A draft regulation on Due Diligence2 has just been released. In its
current status it virtually requires any brand doing business in Europe to
have implemented solid programs to prevent and mitigate all potential
issues (global warming, water scarcity, forced labor, poor working
conditions, etc.) all along their value chain, from raw material (the
cotton field) to end of life. It will require permanent improvement, and
clear pathways to show how you will be able to do tomorrow what you can’t
do today.

The effort required in terms of enhanced traceability, particularly
upstream, monitoring and betters’ programs is significant. And the
potential liability will be in percentage of turnover.

It will change how you market your goods

The textile sector has often been accused of Greenwashing. At the same
brands, retailers and manufacturers are equally asking for stricter
regulations to end this practice. To this end, The UCPD3 (unfair commercial
practice directive) has been updated in December of 2021. In 2022, two
additional pieces of regulations will be published, one on Substantiating
Green Claims, aiming at normalizing how to measure the environmental
performance of your product, for instance its carbon emission, and one on
Consumer empowerment.

Those regulations are meant to accelerate comparability of claims, and
accelerate the amount of robust information provided to consumers.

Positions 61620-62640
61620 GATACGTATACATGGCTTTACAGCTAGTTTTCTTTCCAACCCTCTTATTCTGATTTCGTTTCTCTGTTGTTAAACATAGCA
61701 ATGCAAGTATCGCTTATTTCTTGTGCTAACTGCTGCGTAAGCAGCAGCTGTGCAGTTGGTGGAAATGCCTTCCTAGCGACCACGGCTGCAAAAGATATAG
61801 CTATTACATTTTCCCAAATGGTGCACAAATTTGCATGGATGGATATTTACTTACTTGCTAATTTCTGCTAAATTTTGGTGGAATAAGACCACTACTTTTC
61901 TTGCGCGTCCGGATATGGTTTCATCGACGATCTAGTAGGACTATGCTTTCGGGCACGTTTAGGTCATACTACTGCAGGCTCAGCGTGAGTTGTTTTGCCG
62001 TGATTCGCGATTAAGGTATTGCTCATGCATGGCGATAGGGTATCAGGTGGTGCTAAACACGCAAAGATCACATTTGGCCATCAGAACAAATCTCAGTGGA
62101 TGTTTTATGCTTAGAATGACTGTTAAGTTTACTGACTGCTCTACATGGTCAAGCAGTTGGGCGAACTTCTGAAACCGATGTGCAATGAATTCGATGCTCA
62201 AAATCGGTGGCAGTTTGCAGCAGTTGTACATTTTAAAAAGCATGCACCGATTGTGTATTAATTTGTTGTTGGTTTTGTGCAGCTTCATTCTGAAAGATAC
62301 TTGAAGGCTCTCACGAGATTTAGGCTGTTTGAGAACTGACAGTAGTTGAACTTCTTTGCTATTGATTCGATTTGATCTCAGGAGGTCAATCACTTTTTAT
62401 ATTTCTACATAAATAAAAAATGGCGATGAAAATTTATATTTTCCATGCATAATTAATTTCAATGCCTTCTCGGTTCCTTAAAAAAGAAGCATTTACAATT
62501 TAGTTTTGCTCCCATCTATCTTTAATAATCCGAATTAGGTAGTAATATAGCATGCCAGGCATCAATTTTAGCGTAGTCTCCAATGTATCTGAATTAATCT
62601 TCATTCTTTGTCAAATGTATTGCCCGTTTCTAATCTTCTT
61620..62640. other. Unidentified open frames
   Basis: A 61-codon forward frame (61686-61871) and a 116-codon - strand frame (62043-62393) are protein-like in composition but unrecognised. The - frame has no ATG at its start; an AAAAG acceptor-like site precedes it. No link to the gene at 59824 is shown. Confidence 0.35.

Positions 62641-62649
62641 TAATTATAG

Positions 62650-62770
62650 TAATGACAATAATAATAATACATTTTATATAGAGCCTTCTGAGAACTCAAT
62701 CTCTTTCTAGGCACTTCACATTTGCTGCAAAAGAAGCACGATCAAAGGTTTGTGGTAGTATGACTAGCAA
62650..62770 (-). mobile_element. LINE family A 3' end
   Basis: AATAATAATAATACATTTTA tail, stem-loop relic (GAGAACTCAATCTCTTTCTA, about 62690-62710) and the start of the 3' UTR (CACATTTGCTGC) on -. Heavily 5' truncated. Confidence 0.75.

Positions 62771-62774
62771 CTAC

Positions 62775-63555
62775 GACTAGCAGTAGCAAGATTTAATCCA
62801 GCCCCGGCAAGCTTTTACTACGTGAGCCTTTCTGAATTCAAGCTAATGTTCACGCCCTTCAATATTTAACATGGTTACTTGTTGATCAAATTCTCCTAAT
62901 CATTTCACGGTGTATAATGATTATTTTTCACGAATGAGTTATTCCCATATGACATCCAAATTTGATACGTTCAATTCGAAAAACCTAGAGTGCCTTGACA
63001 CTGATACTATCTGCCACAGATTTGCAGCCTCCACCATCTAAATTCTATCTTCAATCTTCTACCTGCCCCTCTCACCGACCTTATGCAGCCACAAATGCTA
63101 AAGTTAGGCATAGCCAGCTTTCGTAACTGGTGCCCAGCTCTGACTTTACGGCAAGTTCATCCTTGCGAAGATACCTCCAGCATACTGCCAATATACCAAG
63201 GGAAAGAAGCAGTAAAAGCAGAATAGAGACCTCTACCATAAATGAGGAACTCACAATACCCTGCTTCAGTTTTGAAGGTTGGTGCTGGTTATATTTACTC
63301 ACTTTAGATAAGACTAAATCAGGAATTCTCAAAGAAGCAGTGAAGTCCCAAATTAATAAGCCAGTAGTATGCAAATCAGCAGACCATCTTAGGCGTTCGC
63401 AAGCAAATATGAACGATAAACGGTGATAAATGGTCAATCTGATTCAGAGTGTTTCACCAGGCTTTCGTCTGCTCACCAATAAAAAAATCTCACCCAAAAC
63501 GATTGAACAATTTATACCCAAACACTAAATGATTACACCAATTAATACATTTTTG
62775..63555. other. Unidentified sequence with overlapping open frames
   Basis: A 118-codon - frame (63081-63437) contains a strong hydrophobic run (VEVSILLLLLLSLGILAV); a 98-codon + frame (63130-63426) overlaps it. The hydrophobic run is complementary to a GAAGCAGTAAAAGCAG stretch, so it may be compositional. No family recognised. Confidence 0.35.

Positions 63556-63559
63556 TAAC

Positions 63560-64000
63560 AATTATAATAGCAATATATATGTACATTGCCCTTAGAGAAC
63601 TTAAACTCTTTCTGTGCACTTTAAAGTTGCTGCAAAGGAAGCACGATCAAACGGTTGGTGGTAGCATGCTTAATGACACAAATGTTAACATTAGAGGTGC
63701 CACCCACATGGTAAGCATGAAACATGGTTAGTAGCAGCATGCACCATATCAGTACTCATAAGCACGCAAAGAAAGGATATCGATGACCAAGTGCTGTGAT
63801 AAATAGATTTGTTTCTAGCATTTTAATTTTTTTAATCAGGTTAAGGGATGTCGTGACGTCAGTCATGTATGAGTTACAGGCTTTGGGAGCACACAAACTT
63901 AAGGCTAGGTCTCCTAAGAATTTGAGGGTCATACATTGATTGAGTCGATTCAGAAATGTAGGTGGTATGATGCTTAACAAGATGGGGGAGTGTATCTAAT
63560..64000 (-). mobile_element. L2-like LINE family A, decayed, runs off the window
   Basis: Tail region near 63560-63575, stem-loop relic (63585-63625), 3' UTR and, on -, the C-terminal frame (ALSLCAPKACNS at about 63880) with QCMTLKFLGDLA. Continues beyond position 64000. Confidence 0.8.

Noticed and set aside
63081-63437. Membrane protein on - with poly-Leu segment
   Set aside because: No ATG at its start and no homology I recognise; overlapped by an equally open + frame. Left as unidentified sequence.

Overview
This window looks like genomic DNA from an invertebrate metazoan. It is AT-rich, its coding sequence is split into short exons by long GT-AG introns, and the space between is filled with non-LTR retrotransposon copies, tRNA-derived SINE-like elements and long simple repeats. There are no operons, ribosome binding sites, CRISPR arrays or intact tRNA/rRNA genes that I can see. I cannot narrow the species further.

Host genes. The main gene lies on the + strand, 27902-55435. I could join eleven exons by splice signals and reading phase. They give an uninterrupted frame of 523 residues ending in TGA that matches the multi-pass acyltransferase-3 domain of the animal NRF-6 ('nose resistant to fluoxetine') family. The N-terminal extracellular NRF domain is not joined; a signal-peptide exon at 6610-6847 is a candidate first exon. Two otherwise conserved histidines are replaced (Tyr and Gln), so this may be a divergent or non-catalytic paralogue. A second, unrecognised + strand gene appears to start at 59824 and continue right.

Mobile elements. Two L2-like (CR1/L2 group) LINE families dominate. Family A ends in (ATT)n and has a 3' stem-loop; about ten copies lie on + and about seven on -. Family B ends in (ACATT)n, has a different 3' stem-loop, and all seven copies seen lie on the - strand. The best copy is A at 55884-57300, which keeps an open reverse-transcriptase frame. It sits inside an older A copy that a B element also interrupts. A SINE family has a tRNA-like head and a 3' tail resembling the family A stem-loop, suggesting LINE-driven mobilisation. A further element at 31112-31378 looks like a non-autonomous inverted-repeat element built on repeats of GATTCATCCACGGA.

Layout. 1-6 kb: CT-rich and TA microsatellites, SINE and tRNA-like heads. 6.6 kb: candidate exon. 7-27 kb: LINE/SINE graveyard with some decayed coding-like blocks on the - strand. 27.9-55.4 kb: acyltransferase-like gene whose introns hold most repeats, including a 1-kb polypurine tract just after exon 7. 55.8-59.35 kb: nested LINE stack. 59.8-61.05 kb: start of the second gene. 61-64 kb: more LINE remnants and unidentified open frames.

If you have or plan to have a message around the sustainability
performance of your product or of your brand it is important to integrate
those to avoid investing today into something soon obsolete, or potentially

Finally, it will change the way you think of the end of life of
your products. By 2025 all waste in Europe has to be collected and sorted.
To treat this waste and turn it into resources, a package of regulations
are being discussed, and many countries are developing EPR schemes, to
enhance the accountability of the brands and retailers regarding the
products that they put on the market, to support the deployment of new
sorting and recycling infrastructure, and to accelerate the transition
towards a more circular business model.

All of those regulations will have a dramatic impact on the operations
all along the apparel and footwear value chain, it has the means to really
deliver an efficient transformation.

To make sure that those regulations are effective, and can lead to real
impact, to actual decrease in carbon footprint and betterment of working
conditions, the Policy Hub actively harvest all of the knowledge of the
apparel and footwear sector to be able to build and deliver one ambitious
industry voice to support policy makers into pushing for a circular and
sustainable apparel and footwear industry.

This article is written by Baptiste Carrier-Pradal, Chairman
of The Policy Bub. The Policy Hub- Circularity represents more than 700
apparel & footwear stakeholders including brands, retailers, and
manufacturers. The Policy Hub for Apparel and Footwear is working to
accelerate change by bringing the industry together to voice ambitious
policy recommendations that promote a circular economy in the apparel,
footwear, and textile industry. The Policy Hub was launched in 2019 by the
Sustainable Apparel Coalition, Global Fashion Agenda, and Federation of the
European Sporting Goods Industry and was later joined by two other partner
organisations Textile Exchange and ZDHC Roadmap to Zero Programme.